I had dreamed about it, but I didn’t have anything that proved it. Nothing had been written.
Evading and denying my inner writer caused great anguish and uncertainty in my life. Later, I found some solace because my work involved writing, but deep down, that wasn’t enough.
It was writing, sure, but it wasn’t my writing. Copywriting is all about writing for someone else in someone else’s voice, after all. But it paid the bills.
Writing to you every day changed everything. Just that tiny bit of doing, and suddenly, I was.
It’s not like it’s easy writing every day. Some days, it’s not even enjoyable. But I write every day because that is what writers do.
Doing is being. Either we do, or we’re not.
But when we are, and we don’t, that’s when things get really messy.
This week, the 202nd KaizenBen blog post was published.
There’s a story behind the 25,202 number, which we’ll save for another day. But I’ll give you a hint and tell you that I’ll be ninety-nine and a half years old by the time the 25,202nd blog post goes out.
If I haven’t kicked the bucket, that is.
With any luck, the commitment might drag a few more undeserving years out of me, and I shall drop dead moments after hitting ‘Publish.’
It’s pretty sobering to see your life reduced to a handful of digits.
25,202 blogs left to write.
25,202 days left to live.
For most things, that’s more than enough. But until that moment, the days had seemed countless.
It wasn’t until those immortal snakes danced across my notepad that fateful morning that I realized: it wasn’t very long at all.
And only 24,999 left to go!
There was a big, stubborn rock sitting on my desk this morning.
It took me 15 minutes to move it off, by writing, “Get the ball rolling.”
Rolling the ball off the line is the official way to start a game of football. Once the ball is moving, the game has begun.
We use this phrase at work too, where it means we’ve talked a project to death and must begin the game of creating.
The implication is that it takes a bit of effort to get the ball rolling, but things get easier once momentum is on our side.
Inertia is difficult to overcome — especially if we’re making something new. But once we put in the energy to start, it’s tough to stop.
Fortunately, all it takes to get the ball rolling is a little nudge in the right direction.
It doesn’t have to be new or shiny.
It doesn’t have to be interesting or original.
It doesn’t have to be exciting or controversial.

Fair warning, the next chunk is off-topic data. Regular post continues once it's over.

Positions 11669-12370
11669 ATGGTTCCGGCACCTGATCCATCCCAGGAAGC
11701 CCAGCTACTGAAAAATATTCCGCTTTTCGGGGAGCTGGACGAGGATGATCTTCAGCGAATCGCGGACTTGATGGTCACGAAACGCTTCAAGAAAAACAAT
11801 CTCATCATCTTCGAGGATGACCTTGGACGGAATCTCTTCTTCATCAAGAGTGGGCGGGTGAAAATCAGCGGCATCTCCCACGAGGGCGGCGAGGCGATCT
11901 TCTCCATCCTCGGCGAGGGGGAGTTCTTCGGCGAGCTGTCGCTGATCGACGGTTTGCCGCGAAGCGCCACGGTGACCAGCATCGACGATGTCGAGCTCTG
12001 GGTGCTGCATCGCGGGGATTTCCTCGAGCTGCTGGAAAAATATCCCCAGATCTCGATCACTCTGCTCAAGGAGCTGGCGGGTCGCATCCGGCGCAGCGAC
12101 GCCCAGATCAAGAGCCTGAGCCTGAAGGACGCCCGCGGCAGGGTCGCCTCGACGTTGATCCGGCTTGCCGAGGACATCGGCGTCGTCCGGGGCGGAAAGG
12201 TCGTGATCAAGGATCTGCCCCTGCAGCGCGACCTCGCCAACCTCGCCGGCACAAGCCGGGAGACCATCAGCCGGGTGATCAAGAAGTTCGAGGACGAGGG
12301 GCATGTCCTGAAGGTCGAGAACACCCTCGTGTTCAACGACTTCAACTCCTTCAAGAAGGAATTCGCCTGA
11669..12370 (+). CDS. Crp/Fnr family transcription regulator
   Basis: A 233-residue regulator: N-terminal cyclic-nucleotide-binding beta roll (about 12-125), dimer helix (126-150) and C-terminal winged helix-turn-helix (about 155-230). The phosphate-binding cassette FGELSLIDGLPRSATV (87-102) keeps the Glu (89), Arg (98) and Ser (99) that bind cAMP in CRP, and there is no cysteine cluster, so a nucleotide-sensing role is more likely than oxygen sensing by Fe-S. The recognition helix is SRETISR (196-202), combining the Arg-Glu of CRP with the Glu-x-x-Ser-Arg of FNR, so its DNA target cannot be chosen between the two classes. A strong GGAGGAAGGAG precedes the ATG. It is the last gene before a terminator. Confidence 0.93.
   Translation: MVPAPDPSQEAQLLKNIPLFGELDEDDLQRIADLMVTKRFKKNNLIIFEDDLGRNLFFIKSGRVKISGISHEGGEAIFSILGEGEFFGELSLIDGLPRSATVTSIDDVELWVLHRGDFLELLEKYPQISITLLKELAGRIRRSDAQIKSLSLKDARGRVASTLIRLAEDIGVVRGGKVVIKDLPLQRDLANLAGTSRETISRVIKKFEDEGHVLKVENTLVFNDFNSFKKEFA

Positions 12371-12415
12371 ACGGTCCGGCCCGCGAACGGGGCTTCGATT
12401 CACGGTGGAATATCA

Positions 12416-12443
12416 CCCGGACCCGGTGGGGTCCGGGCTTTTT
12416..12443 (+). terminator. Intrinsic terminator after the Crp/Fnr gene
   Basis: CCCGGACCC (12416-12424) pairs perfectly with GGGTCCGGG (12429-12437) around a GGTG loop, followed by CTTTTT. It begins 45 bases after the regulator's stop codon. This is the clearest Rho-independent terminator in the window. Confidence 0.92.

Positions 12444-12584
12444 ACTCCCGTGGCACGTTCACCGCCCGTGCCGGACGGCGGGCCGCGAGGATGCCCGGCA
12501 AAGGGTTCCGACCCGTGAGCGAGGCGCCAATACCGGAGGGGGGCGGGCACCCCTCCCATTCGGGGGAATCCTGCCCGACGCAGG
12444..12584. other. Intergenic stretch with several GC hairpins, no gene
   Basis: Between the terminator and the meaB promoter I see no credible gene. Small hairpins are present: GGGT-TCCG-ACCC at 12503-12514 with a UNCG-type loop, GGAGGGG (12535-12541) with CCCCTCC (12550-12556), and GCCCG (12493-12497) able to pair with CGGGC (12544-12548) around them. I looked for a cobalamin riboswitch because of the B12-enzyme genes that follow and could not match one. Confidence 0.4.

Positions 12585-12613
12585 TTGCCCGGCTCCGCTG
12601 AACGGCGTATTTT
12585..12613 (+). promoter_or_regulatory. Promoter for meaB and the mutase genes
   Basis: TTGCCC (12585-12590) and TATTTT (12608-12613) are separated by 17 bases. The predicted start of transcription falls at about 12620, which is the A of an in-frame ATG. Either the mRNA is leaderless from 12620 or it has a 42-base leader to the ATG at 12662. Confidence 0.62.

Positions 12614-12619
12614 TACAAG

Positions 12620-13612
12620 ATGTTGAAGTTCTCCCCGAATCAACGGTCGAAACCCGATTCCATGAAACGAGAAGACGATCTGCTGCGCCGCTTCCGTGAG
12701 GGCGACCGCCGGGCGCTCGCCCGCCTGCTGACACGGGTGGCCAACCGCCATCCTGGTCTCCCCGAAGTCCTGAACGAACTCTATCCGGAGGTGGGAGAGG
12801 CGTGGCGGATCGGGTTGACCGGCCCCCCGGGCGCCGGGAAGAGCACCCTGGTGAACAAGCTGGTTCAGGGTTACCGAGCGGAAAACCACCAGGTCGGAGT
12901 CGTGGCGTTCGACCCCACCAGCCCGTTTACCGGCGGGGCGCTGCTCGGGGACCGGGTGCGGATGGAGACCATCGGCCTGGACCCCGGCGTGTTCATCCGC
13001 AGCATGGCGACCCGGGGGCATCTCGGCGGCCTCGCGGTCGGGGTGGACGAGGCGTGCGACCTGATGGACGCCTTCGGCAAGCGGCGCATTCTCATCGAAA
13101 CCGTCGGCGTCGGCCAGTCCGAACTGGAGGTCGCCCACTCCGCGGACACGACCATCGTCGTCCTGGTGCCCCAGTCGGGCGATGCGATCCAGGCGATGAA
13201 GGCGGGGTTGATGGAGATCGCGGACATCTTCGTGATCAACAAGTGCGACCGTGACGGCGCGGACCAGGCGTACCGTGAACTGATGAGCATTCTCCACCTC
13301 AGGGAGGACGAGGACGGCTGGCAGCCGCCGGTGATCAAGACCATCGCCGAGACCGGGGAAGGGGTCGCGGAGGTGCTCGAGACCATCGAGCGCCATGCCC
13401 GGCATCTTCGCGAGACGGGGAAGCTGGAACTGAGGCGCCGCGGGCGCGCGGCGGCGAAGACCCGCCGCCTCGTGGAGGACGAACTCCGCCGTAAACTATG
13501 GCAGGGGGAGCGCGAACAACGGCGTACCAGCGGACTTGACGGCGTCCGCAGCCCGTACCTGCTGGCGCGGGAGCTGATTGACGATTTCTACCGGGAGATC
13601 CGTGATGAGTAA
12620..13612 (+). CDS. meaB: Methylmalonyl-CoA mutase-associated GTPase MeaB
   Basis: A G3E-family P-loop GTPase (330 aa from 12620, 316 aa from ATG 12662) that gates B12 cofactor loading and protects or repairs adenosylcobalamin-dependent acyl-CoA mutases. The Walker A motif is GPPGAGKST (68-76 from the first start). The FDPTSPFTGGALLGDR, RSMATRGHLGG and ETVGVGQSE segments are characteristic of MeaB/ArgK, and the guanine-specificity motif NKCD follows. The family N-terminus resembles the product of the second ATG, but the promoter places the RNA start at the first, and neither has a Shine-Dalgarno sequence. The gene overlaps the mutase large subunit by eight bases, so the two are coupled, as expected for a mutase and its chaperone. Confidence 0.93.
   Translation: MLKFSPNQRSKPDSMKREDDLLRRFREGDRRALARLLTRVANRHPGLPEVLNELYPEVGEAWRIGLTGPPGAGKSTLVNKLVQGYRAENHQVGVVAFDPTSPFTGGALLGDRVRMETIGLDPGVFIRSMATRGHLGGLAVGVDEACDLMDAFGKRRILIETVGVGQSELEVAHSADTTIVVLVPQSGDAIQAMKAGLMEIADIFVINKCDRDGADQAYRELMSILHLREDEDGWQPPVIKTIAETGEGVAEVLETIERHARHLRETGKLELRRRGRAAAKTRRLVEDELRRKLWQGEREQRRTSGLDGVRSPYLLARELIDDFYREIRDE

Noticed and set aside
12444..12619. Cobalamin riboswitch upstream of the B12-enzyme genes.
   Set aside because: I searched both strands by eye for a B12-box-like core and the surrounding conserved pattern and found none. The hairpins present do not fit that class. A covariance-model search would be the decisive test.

It doesn’t have to be perfect or polished.
It doesn’t even have to be finished.
That leaves an awful lot of things it could be, and not many excuses why it couldn’t.
Better it be made bad than never to be at all.
And it does have to be made.
Originality is almost as big a curse as perfection.
For millennia creatives have wasted their time trying to “be original.”
Due to the laws of nature, both measurable and imperceptible, nothing can be the same twice.
Nothing is the same. Nothing is original.
Even if it looks roughly the same. Even if we try to make it precisely the same — and we do — we’ll always cock it up somehow, and it’ll be its own, new, slightly different, not perfect thing.
The best creatives learn to do this “stealing like an artist” better than anyone else: taking something you like and doing it your way.
And although imperfect unoriginality might the best we can do.
It’s always a damn sight better than doing nothing.
In 1945, a decorated Captain in the Red Army wrote a letter that destroyed his life.
As the war ended, Aleksandr Solzhenitsyn’s battle with the USSR began.
He spent eight years in the GULAG, writing without pen or paper. After his release, Alek continued writing secretly.
When he published a story about life in the slave camps, Russia made him a famous writer for a while. But then the regime changed its mind and began destroying his work.
Alek wrote feverishly in secret, spreading his words with friends of friends across borders.
In 1970 those words won him a Nobel Prize. Then a year later, the KGB tried to kill him. So Alek smuggled his most dangerous words out of the country and published them worldwide.
The USSR told him he wasn’t Russian anymore and exiled him. But it was too late.
His words had unveiled the brutality of the regime.
And Alek kept writing until the USSR collapsed completely.
Shortly after, he got told he was Russian again and could return. After a little while, he did. And after his death in 2008, The Gulag Archipelago became required reading in Russian schools.